Bindon Aiming Concept - The Nature of Binocular Sighting


Human vision is based upon a binocular (two eyes) presentation of visual evidence to the brain. The word binocular literally means using both eyes at the same time. We most often associate this word with binocular instruments such as field glasses or a binocular microscope. These instruments specifically strive to present the object to be viewed the same way to both eyes.

Vision research material was examined for its assistance to understand the optically aided weapon aiming process. Three major types of optical enhancement were compared. There are strong customer preferences in reticle designs, some simple reticles enhance the speed of target acquisition, others allow for greater precision in a given time limit.

The simple substitution of a bright red dot for the usual cross-hairs makes it very easy to keep both eyes open. Just as in the Single point or Armson O.E.G. sighting, the brain merges the two images. During dynamic movement, the scene through the telescope blurs because the image moves more rapidly due to magnification. The one eye sees the bright dot against the blurred target scene, so the brain picks the scene from the unaided eye. The shooter swings the weapon towards the target while perceiving the dot indicating where the weapon is pointed. As soon as the weapon begins to become steady in the target area, the brain switches to the magnified view.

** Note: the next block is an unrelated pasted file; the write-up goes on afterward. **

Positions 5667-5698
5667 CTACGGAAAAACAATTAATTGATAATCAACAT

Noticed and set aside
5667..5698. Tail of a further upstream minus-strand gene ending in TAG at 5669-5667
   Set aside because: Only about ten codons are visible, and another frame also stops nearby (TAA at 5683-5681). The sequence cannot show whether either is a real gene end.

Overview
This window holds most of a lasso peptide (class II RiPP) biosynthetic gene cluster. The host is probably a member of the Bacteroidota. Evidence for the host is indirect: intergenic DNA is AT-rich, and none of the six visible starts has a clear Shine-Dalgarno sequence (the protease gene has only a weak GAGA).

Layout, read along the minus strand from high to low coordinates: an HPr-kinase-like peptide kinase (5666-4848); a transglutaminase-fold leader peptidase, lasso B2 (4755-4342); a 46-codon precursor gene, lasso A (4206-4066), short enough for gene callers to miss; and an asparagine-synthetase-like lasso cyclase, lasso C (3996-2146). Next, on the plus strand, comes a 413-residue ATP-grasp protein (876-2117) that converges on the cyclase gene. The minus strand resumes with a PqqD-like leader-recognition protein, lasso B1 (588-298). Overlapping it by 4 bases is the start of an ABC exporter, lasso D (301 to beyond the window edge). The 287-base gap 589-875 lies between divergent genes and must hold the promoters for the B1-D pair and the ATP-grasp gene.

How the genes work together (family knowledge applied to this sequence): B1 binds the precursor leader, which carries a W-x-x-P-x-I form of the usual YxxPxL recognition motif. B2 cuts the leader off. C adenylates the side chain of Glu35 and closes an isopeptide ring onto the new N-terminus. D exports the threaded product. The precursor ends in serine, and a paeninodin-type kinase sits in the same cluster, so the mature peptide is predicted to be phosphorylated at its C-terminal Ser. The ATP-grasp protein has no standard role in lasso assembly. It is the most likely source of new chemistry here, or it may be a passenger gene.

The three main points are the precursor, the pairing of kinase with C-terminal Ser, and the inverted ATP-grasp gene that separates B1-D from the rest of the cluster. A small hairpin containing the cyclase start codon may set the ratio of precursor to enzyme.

A long search was made to try to combine the speed and non-battery features of the Singlepoint or Armson with the precision of the telescopic system. This discovery was made several years ago.


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